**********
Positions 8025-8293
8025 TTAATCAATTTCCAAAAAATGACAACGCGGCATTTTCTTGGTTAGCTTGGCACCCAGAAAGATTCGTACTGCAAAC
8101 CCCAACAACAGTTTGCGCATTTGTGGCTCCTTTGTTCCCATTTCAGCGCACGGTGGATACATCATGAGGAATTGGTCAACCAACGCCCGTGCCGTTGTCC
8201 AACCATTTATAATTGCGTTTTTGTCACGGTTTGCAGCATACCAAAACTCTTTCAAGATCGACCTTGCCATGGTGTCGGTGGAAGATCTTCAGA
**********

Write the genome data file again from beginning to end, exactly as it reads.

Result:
Positions 8025-8293
8025 TTAATCAATTTCCAAAAAATGACAACGCGGCATTTTCTTGGTTAGCTTGGCACCCAGAAAGATTCGTACTGCAAAC
8101 CCCAACAACAGTTTGCGCATTTGTGGCTCCTTTGTTCCCATTTCAGCGCACGGTGGATACATCATGAGGAATTGGTCAACCAACGCCCGTGCCGTTGTCC
8201 AACCATTTATAATTGCGTTTTTGTCACGGTTTGCAGCATACCAAAACTCTTTCAAGATCGACCTTGCCATGGTGTCGGTGGAAGATCTTCAGA